Read about this quiet hero here


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Thursday, May 18, 2017

Marriage wounds

An excellent article on the way God uses marriage to shape us and make us. Do read the rest here

"Having a spouse is like living with a mirror that constantly shows you where you are weak, where you are prideful, and how in desperate need of a Savior you really are. Chad and I never could have known, all those years ago when he slipped this ring on my finger, how much joy would really be in it or how much heartbreak. Jesus put a rare love in our hearts for one another, and He has used that love to wound us in the most wondrous ways. Ways that show us who we are and who we want to be. Ways that show us how likely our hearts are to falter. Ways that show us how great His love for us really is.

The mark on my finger is almost healed now. Soon it will go away, and all that will remain is the freckles and the gold and diamond that a young idealist once scrimped and sacrificed to gift to me. For half of our lives now we have loved and hurt and grown and agonized together. And still, we are idealists. Because we have learned in this life together that God can do what seems impossible. He can take two kids who only know that they are madly in love, and He can teach them how to sanctify one another, one wound at a time. He can use great pain to bring indescribable joy. He can bind up every hurt with His love and tenderness. And, He can use every scar to show the world how great He really is."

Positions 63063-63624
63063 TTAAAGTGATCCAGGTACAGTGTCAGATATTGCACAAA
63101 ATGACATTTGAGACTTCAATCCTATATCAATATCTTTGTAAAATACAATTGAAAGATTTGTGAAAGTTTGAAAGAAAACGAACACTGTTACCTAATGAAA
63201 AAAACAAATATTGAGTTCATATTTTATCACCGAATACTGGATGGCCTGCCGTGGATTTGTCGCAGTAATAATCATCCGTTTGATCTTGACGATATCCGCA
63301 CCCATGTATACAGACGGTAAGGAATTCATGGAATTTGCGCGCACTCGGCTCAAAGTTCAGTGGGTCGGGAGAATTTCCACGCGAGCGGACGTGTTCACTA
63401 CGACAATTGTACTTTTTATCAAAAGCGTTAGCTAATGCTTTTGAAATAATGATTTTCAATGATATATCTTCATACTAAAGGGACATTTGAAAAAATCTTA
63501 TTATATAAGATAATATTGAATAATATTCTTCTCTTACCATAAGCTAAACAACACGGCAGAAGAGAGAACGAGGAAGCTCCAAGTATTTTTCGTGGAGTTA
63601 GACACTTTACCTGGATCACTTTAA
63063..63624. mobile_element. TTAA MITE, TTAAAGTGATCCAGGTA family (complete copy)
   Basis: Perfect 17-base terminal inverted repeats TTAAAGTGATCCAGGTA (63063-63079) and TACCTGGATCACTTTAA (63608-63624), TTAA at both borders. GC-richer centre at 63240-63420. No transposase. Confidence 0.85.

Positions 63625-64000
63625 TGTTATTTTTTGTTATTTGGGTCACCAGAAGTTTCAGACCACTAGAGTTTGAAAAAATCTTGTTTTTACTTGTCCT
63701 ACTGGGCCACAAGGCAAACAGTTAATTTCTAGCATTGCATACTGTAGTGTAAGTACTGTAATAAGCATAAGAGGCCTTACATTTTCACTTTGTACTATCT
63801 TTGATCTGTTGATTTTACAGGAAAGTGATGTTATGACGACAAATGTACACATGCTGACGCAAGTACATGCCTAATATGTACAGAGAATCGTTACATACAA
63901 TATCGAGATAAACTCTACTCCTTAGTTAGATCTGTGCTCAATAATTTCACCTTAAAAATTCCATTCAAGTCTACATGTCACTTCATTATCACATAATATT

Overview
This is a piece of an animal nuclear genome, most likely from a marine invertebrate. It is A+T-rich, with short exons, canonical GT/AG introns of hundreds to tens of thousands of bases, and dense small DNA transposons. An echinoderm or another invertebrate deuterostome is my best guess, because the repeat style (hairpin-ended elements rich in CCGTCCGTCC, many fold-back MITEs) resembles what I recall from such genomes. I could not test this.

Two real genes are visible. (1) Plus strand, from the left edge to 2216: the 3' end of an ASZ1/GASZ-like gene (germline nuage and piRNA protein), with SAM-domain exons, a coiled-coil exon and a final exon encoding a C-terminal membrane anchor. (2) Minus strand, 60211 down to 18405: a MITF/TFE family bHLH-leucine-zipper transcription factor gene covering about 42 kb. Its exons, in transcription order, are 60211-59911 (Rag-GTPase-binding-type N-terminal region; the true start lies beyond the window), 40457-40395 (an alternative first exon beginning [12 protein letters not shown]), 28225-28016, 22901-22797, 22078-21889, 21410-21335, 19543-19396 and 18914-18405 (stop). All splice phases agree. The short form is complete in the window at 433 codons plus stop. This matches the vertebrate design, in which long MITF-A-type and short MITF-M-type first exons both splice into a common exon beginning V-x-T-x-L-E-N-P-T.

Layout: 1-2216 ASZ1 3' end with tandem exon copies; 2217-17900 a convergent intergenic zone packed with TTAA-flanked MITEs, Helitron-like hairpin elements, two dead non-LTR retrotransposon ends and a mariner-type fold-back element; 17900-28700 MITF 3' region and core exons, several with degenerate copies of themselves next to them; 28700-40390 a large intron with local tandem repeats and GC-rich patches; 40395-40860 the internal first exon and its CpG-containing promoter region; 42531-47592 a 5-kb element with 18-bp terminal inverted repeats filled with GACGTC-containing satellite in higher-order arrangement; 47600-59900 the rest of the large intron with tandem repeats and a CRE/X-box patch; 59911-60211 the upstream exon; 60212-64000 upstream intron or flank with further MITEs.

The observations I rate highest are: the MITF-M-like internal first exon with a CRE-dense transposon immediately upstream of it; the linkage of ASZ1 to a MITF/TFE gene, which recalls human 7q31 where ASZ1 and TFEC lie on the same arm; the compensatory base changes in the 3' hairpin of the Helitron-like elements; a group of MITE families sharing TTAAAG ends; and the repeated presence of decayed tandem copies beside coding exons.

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Is NEET the way to select potential medical students?

The practise of medicine is equally art and science. Not everything can be learnt from textbooks. This video reminded me of my own MBBS admission interview at CMC Vellore many years ago. A carefully planned, well-rounded and scientifically justified admission procedure that, in addition to assessing knowledge through MCQ tests, also assessed character, ability to work with a team, ability to rationalise and think out of the box, ability to prioritise and work rapidly under severe time constraints, willingness to work hard and willingness and skill to work with one's own hands with dexterity.

That admission process is now under threat and is likely to be ended with the government and court push for NEET, which ranks you on the basis of your performance on a single morning in a single exam. This is going to sadly affect the practice of medicine in this country. It is good to see in this video that some universities across the world are moving in the opposite direction.




Tuesday, May 16, 2017

The Exodus

A Powerful poem by Dave Banhart. (Posted in full here for those who might not click over to https://davebarnhart.wordpress.com/2017/05/05/the-exodus/)